Clubbers partied when Giuliani and his anti-nightlife deputy mayor Rudy Washington (who once compared clubs to "buckets of blood") finally left office. But their legacy, the dread cabaret laws, which require even small lounges to possess a difficult-to-obtain license for dancing, remains stubbornly in place -- though maybe not for long.
"The cabaret law is irrational, wrong, and an historic relic," declares City Councilman Alan Gerson, who's drafting a bill to change it. "It offends me that a legitimate form of expression like dancing is targeted for enforcement."
Even in the post-Giuliani era, not one promoter or club owner would go on the record about the law, for fear of reprisal (violations can result in the padlocking of a nightclub without so much as a court proceeding). Robert Bookman, an attorney for the New York Nightlife Association, isn't surprised by their reticence. He says: "I've defended clients who've been ticketed for having six people dancing near their chairs."
But now that D.J.'s can be found at upscale restaurants everywhere, more and more owners are (quietly) lobbying to change the law. And they've got an ally in Gerson, a Lower East Sider who's working with pro-nightlife group Legalize Dancing NYC to "deregulate dancing" -- meaning that bars and restaurants without cabaret licenses won't be raided by cops if patrons decide to bust out some moves.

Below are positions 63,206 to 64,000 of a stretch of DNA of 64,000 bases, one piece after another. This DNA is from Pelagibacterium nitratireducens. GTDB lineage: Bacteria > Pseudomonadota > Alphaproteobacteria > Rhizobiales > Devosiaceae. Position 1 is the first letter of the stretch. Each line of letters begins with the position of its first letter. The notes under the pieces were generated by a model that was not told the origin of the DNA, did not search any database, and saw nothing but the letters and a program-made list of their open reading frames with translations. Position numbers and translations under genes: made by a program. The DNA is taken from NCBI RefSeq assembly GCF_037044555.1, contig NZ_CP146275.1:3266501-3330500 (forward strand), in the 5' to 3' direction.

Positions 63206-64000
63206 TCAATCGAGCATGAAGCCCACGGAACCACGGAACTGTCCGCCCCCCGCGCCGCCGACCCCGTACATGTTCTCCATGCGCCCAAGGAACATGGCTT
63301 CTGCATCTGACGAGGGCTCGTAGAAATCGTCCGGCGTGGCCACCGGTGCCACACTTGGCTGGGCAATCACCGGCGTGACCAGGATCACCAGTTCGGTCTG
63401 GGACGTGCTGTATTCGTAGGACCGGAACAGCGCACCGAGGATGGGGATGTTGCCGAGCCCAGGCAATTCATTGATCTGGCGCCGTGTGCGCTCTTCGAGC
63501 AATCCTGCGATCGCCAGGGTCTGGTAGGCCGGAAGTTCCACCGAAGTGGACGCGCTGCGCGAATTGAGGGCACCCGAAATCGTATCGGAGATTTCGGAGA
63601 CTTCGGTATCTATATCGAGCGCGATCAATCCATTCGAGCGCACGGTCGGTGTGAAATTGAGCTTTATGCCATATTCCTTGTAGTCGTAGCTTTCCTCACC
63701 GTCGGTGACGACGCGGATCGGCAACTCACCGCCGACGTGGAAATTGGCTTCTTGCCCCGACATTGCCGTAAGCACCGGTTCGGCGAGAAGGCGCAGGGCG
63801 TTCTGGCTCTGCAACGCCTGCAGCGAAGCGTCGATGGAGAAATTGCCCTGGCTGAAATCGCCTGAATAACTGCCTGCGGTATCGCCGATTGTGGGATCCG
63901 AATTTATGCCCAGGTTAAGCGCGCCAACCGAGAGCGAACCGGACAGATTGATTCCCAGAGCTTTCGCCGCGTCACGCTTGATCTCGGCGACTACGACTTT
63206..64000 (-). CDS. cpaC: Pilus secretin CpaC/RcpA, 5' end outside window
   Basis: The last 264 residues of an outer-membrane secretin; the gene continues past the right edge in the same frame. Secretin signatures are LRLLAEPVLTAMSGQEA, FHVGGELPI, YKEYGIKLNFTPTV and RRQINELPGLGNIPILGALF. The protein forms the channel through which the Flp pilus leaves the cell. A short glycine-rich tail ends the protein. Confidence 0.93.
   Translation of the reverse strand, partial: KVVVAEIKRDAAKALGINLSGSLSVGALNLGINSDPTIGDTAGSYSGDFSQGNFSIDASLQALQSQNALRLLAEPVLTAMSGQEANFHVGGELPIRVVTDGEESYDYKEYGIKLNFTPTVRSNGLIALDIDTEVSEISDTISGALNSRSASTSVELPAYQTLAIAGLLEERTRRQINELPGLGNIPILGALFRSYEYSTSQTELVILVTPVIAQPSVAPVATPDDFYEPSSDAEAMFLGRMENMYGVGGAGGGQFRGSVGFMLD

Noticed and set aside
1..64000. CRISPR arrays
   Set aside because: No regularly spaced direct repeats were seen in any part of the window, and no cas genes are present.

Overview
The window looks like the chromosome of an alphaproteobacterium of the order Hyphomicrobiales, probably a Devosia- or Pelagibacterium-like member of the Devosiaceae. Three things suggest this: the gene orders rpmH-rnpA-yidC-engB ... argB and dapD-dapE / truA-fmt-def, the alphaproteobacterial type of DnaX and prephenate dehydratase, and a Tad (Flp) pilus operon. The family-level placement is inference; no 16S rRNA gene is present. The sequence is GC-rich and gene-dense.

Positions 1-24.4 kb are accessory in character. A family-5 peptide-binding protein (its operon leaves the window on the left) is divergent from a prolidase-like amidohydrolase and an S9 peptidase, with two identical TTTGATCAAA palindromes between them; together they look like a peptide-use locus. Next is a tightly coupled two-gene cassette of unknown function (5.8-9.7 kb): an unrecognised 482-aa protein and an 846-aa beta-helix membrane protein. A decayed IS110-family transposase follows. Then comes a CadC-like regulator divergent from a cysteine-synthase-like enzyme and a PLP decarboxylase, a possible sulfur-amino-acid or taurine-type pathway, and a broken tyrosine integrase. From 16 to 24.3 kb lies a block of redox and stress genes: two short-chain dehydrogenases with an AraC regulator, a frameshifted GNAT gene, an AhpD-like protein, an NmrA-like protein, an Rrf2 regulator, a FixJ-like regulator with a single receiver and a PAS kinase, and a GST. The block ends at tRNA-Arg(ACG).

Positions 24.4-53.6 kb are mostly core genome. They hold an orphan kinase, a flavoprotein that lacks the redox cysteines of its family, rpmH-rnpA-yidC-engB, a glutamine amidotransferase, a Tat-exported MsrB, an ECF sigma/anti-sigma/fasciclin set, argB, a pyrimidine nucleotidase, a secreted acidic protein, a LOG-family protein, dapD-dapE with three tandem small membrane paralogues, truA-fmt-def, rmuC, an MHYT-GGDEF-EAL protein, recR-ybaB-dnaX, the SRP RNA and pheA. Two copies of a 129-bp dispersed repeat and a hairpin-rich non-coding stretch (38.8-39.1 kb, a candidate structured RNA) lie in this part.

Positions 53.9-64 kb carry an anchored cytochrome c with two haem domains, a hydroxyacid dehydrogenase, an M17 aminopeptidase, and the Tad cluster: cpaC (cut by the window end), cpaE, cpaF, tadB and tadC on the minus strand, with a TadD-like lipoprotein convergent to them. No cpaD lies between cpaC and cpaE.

But even if Gerson succeeds, all may not be well in clubland. The bipartisan Reducing Americans' Vulnerability to Ecstasy (RAVE) Act of 2002 (yes, that's really its name), just introduced into Congress by senators Joseph Biden of Delaware and Chuck Grassley of Iowa, proposes that nightclub owners be fined up to $250,000 and have their clubs shut down if they're found guilty of keeping "drug-involved premises."
"If this bill passes, the cabaret laws won't mean anything," says Centro-Fly owner Tom Sisk, "because owning a nightclub will become exceptionally hazardous."
Still, Bookman and other legal experts say the RAVE Act would face serious constitutional hurdles, and Legalize Dancing NYC vows that it'll continue its fight regardless of what happens with the federal bill. Last Wednesday, the group held a fund-raiser called "Save the Last Dance," and it's planning a huge rally in Tompkins Square Park for the fall, when the City Council will likely vote on the Gerson bill. "Reforming the cabaret laws can seem like this abstract thing," says Eric Demby of Legalize Dancing NYC, "but we're really after something simple: the right to dance."